The brake disk its self could be the rotor in an axial topology AC induction motor. No magnets needed.
You could still have your brake pads and caliper for hydraulic brakes.
Then the rest of the circle is taken up with the stator coils.
I'm sure this has occurred to many of us while daydreaming about future possibilities, but I usually imagine the rotor as PM. Induction helps both cost and temperature tolerance (needed because of the friction brake), but adds a challenge for regenerative braking at very low speed (because there is no torque without slip).
The rotor ends up completely encircled, which is a serious cooling challenge, so it would need to be vented (which is normal for front brake rotors, but not rears on production cars), with airflow radially through the stator.
Windings would normally be a major issue for a rotor which needs to withstand being used as a friction surface for braking; however, the intention would presumably to use the normal squirrel-cage design (rather than the relatively rare wound induction rotor); due to the axial flux the conductors would run nearly radially and be shorted by rings at the rim and inside of the stator face area. To my surprise - although in hindsight it makes sense - these rotors do not have insulation between the conductors and the laminations, so the brake pads could actually slide across the conductors and wear down their surface. Still, I wonder about the compatibility of a mix of iron and whatever the conductor material might be (aluminum or copper).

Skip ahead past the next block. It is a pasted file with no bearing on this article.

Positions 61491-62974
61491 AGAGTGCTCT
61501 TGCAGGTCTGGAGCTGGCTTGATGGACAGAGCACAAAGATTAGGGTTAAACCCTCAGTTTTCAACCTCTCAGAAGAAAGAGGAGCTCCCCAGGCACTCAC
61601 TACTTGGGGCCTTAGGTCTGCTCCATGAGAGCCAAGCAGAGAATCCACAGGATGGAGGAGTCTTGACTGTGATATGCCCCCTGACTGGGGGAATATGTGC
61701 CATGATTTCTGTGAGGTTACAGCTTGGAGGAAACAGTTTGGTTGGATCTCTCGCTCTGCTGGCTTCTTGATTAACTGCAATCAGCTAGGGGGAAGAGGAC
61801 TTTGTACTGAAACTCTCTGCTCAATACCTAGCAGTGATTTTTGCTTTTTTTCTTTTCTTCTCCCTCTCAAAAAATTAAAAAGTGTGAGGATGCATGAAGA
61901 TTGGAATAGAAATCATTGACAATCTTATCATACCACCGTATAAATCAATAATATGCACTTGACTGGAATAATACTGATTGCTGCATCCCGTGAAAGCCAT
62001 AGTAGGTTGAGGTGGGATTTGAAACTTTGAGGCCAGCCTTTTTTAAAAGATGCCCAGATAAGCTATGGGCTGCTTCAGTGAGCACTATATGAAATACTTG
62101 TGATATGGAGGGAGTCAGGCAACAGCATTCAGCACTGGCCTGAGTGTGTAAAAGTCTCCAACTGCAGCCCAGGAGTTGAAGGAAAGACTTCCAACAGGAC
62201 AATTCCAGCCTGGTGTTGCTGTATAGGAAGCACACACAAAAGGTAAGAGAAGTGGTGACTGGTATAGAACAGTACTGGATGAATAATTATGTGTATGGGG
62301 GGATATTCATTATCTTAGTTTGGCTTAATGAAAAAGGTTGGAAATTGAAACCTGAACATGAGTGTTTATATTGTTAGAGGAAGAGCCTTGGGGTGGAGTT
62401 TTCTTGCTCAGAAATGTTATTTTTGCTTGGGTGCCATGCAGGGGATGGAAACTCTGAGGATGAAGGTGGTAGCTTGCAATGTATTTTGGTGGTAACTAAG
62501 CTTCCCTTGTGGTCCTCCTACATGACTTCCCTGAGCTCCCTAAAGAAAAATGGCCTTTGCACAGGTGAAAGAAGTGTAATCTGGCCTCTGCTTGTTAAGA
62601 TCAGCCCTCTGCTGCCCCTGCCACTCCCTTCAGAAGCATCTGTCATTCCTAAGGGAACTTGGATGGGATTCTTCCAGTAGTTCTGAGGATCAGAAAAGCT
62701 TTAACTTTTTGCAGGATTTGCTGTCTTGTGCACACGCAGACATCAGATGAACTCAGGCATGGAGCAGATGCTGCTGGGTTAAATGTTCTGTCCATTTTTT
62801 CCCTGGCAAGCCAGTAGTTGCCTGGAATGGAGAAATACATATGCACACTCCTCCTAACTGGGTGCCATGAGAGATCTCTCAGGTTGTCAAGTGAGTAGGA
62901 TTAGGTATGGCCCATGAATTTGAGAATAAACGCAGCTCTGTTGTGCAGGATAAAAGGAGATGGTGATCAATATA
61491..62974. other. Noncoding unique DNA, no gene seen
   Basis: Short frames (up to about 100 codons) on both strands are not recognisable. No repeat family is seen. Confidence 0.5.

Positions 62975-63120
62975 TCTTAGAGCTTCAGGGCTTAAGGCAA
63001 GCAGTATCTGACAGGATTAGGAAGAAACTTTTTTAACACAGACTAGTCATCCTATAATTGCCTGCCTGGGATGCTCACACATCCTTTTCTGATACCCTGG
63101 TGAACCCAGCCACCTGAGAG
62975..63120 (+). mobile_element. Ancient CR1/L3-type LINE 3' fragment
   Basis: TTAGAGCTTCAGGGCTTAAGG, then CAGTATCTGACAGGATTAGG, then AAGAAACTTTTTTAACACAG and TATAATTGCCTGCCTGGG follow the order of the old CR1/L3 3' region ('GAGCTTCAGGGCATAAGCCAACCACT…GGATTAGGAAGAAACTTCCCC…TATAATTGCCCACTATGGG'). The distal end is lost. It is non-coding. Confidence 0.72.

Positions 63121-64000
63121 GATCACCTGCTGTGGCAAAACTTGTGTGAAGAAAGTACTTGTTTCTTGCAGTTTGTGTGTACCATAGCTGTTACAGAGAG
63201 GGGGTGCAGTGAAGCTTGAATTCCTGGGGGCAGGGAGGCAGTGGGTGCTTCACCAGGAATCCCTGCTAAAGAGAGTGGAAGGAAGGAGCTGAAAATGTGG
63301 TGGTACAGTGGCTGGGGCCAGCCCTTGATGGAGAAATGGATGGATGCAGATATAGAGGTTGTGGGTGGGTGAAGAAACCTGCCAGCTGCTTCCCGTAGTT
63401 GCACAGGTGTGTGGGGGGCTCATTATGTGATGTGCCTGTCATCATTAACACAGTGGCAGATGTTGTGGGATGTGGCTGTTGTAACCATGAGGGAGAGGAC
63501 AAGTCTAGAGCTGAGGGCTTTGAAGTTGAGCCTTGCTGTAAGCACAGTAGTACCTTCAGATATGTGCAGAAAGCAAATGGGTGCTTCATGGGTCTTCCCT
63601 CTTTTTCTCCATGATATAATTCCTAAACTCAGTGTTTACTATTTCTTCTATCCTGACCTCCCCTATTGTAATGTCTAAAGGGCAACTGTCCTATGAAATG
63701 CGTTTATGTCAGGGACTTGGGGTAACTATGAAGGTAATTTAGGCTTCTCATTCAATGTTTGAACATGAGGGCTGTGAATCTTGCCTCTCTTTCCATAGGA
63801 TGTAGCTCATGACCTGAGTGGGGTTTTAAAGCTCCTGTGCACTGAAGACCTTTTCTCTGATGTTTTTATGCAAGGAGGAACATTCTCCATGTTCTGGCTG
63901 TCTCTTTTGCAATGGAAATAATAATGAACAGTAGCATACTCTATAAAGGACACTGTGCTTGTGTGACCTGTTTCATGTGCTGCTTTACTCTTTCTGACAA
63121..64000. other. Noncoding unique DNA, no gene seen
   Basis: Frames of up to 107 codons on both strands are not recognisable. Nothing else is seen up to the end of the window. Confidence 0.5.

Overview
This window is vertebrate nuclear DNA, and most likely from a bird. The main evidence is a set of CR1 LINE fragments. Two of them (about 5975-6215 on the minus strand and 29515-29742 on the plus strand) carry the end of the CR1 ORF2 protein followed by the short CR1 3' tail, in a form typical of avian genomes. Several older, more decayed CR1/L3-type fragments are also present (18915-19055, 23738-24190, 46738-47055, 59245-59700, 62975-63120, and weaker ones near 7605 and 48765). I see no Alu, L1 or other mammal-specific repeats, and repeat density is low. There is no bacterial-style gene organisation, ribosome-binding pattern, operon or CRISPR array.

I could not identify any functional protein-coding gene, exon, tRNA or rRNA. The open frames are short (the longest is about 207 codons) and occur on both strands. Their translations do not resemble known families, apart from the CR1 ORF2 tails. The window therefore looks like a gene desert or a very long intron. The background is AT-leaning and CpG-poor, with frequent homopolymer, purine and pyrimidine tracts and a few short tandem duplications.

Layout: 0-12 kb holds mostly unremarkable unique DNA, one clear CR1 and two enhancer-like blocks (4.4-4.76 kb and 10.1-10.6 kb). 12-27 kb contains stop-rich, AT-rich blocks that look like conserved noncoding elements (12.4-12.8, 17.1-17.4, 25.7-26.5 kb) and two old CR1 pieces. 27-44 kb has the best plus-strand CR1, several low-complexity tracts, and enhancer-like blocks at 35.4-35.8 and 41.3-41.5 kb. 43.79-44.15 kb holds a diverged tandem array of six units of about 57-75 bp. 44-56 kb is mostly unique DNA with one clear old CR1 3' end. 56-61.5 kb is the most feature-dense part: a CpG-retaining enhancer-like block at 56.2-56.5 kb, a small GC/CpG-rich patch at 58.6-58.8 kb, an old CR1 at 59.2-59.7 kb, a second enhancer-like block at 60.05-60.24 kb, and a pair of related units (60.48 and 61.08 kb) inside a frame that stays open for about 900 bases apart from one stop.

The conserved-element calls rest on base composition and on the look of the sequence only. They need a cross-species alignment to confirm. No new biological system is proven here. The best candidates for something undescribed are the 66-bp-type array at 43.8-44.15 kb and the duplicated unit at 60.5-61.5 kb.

It may even be practical to use a solid aluminum rotor, although this would presumably be less efficient than a design with conductors across iron laminations, and would be problematic as a brake rotor. Aluminum brake rotors do exist - they're even a regular production item from Wilwood
- but they are not ideal (for multiple reasons); they require an anodized, ceramic, or plasma-coated surface, and I don't know how that would affect induction motor performance. Solid aluminum would be simple.
There are two major issues with the motor-instead-of-brake idea: the loss of the brake, and the effectiveness of the motor. WolfTronix's dual-purpose rotor idea addresses the first, but still leaves the second.
If you could manage 5HP continuous per wheel, and perhaps 10-25HP peak, it could work as a bolt on hybrid conversion.
Even if the brake issues are manageable, as a motor the interrupted stator is interesting. With a PM design I can see how this could work, but with induction it is not so clear. Even if three-quarters of a stator is three-quarters as effective as a full stator, this is still a motor running at wheel speed, and not an optimal one at that.
The combination implies (in practical terms) that the motor gap would be open, rather than enclosed.
It might be a "bolt on" conversion, but it would not be a simple one, because the vehicle will have a mounting bracket for a brake caliper... not for a stator assembly. Vehicles designed for drum brakes but available with disks would probably be easiest, because they would accommodate a stator mounting plate similar to a drum brake backing plate. It also looks like a workable stator would be bulky compared to a typical disk brake caliper, so fit may be a challenge.